These double tassel tie backs form the drapes into sweeping folds
There are two main reasons for using drapery tie backs.
These are the easiest styles of tieback to make
Drapery tie backs need as much care in their design and construction as any other part of your window treatment. There are different types of tie back.
The straight tieback gives a plain and simple finish. The other designs allow the tiebacks to fold naturally around the drape.
More elaborate styles are outside the scope of this article, or can be bought from specialist stores.
For making your own, my preferred style is the contour, because it gives a stylish finish no matter what the size of drape. All these styles can be made using the same method.
Getting the shape and size correct is an important part of making tiebacks. The tieback should hold the drape in place without pinching it, but should not be so large that there is a gap when it is attached to the wall.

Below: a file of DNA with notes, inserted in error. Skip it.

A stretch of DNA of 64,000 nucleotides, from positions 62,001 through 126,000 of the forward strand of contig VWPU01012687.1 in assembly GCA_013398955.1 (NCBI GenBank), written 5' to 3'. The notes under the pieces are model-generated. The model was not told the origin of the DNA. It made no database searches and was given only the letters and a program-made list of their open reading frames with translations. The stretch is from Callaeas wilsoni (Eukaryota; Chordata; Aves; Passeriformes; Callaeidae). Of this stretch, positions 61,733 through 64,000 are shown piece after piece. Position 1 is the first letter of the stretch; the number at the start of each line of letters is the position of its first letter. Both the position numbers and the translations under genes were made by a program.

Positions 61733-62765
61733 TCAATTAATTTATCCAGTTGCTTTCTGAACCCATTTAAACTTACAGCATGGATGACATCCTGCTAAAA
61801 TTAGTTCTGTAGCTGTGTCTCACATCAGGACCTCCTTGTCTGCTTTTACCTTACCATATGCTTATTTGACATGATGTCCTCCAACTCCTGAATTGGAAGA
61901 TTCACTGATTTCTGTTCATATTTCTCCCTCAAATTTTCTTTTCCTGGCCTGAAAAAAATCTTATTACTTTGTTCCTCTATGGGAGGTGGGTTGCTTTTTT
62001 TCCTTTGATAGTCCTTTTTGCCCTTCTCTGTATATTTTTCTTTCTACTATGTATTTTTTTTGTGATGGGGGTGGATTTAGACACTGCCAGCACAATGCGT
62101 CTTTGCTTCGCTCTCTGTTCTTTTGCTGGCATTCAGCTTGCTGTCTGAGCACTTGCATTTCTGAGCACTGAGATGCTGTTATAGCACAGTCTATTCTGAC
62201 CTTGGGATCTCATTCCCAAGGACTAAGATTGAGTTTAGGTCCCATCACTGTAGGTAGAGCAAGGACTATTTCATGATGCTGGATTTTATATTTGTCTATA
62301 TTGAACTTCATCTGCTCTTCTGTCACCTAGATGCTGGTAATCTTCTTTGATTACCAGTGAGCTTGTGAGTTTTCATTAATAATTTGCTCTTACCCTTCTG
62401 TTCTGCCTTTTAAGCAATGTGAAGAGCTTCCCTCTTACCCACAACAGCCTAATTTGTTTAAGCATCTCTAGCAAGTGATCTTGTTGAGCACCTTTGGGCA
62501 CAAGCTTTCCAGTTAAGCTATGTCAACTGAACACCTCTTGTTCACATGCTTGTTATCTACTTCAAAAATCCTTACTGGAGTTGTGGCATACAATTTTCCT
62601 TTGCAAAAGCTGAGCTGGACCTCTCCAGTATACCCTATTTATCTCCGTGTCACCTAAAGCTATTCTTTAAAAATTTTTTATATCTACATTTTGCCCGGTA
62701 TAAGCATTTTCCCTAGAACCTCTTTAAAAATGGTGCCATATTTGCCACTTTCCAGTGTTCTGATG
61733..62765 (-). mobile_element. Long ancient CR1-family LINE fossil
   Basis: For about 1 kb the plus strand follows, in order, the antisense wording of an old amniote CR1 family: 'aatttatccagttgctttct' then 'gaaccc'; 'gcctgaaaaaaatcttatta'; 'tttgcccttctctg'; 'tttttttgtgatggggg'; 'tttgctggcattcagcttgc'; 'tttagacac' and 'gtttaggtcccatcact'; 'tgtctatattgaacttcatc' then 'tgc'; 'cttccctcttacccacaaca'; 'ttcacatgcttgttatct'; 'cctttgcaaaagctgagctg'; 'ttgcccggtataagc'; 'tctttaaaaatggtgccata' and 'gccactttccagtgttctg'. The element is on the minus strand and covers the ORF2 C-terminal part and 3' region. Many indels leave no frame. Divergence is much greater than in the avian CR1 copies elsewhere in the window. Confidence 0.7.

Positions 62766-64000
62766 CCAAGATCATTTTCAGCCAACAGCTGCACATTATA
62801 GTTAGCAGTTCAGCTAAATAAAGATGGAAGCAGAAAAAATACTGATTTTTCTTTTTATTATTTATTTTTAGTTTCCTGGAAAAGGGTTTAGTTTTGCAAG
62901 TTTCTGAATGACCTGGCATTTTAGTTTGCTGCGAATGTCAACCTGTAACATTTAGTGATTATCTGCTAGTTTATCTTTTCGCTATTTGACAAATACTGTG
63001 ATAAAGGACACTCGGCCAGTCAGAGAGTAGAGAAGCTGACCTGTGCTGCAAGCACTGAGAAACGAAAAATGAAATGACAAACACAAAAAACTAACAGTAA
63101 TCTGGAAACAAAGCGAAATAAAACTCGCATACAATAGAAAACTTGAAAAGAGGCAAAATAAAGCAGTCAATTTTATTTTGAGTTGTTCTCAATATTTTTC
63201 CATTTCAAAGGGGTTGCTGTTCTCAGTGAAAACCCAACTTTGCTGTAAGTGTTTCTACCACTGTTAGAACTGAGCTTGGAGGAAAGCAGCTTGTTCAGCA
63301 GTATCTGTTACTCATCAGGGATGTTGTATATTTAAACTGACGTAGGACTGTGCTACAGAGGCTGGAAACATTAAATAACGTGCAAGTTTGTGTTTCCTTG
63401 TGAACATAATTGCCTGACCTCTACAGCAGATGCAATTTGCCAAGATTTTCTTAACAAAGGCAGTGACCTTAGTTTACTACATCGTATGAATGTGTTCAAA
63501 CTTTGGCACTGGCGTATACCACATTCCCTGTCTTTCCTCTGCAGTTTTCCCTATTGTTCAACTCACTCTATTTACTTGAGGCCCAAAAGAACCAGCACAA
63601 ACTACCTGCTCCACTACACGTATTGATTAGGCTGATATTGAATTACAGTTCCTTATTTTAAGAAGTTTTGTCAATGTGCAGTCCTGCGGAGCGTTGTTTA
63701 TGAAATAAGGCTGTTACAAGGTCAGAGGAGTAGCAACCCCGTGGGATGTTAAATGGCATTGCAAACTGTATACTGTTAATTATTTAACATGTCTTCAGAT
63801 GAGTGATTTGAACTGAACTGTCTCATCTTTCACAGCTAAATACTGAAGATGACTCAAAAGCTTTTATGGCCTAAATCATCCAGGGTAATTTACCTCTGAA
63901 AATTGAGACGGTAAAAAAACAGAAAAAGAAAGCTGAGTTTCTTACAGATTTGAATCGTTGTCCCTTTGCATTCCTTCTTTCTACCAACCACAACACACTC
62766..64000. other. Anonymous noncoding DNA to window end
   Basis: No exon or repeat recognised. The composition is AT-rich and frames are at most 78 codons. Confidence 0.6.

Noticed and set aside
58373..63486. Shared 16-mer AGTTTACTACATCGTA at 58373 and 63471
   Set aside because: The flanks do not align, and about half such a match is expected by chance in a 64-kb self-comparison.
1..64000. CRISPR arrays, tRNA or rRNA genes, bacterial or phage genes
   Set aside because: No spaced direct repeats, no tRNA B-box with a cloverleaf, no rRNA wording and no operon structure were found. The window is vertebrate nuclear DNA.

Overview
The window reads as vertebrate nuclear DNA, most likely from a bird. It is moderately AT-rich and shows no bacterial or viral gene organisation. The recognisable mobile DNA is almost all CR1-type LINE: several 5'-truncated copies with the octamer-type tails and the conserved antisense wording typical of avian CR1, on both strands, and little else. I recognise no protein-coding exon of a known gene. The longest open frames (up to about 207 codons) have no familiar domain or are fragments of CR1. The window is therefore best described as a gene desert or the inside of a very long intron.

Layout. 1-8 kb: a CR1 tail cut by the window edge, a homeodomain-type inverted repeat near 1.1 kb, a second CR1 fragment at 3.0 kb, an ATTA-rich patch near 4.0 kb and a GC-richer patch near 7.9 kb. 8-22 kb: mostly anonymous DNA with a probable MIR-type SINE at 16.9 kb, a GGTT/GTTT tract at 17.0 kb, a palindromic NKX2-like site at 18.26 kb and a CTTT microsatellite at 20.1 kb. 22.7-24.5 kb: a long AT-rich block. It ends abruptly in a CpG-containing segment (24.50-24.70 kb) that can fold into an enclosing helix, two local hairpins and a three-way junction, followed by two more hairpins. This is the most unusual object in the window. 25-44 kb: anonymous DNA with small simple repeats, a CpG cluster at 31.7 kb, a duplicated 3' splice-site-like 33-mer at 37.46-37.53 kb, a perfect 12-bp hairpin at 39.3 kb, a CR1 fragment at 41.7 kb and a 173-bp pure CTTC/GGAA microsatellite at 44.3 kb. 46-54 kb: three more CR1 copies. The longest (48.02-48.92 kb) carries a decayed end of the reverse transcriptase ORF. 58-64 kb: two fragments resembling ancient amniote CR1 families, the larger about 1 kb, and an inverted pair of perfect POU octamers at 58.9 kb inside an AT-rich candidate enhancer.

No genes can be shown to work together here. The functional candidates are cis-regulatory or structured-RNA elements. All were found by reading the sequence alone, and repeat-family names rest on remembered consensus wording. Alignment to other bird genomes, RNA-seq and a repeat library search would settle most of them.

If the shape is not correct the curve of the drape will not look natural, but seem forced into position.
The easiest way to find out how long the drapery tie backs should be is to place a tape measure around your drape. Adjust it until the tape just gathers the folds of the drape but doesn't pinch them too much. Read off the measurement, which is the width of the tiebacks.
You may want to take a look at our professionally designed tie-back patterns. You can download a free sample and try it out.
The buckram shape laid onto the interlining (A) then fixed with adhesive or sewn in position (B). (The gaps on the interlining where it has been snipped are exaggerated for clarity.)
There are many different way of making tie backs, but the following method is the one I've always used. I've found it gives good results for all styles and sizes.
Finishing the tieback
A guide to placing your tie backs is to have them approximately one third of the way up the length of your drapes. Another way is to have them about 37 inches (94 cms) up from the floor. This works well for most drape lengths unless the drapes are over 9 feet high, in which case raise the height of the hook to about 40 inches (102 cms).
Hold the tie back in position (or get someone else to do this so you can make sure it looks correct), and when you've decided the best position for it mark a spot on the wall level with the outside edge of the drape. Insert a suitable hook.
If you're fitting tie backs to a pair of drapes, make sure you fix the hook for the other tieback the same distance from the drape and above the floor.